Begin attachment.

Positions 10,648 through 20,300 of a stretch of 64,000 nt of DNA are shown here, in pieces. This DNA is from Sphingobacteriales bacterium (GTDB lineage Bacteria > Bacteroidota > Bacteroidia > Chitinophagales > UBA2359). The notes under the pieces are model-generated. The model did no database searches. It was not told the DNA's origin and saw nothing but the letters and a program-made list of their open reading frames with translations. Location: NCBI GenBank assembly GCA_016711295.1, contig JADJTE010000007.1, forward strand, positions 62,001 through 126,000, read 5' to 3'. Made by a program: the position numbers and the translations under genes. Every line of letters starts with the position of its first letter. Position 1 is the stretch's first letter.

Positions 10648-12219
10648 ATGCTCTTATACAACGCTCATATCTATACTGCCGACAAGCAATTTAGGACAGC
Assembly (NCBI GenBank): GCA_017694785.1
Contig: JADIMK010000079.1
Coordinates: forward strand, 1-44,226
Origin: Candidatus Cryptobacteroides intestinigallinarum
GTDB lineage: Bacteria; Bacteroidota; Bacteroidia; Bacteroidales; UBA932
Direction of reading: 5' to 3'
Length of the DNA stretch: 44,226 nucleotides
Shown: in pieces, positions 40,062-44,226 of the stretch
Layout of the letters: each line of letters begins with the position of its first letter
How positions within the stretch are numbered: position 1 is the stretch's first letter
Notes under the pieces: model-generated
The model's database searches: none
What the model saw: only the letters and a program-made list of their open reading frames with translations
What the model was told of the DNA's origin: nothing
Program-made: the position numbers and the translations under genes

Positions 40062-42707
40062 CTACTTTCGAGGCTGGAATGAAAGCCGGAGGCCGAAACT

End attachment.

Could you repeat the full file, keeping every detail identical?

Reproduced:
Positions 10,648 through 20,300 of a stretch of 64,000 nt of DNA are shown here, in pieces. This DNA is from Sphingobacteriales bacterium (GTDB lineage Bacteria > Bacteroidota > Bacteroidia > Chitinophagales > UBA2359). The notes under the pieces are model-generated. The model did no database searches. It was not told the DNA's origin and saw nothing but the letters and a program-made list of their open reading frames with translations. Location: NCBI GenBank assembly GCA_016711295.1, contig JADJTE010000007.1, forward strand, positions 62,001 through 126,000, read 5' to 3'. Made by a program: the position numbers and the translations under genes. Every line of letters starts with the position of its first letter. Position 1 is the stretch's first letter.

Positions 10648-12219
10648 ATGCTCTTATACAACGCTCATATCTATACTGCCGACAAGCAATTTAGGACAGC
Assembly (NCBI GenBank): GCA_017694785.1
Contig: JADIMK010000079.1
Coordinates: forward strand, 1-44,226
Origin: Candidatus Cryptobacteroides intestinigallinarum
GTDB lineage: Bacteria; Bacteroidota; Bacteroidia; Bacteroidales; UBA932
Direction of reading: 5' to 3'
Length of the DNA stretch: 44,226 nucleotides
Shown: in pieces, positions 40,062-44,226 of the stretch
Layout of the letters: each line of letters begins with the position of its first letter
How positions within the stretch are numbered: position 1 is the stretch's first letter
Notes under the pieces: model-generated
The model's database searches: none
What the model saw: only the letters and a program-made list of their open reading frames with translations
What the model was told of the DNA's origin: nothing
Program-made: the position numbers and the translations under genes

Positions 40062-42707
40062 CTACTTTCGAGGCTGGAATGAAAGCCGGAGGCCGAAACT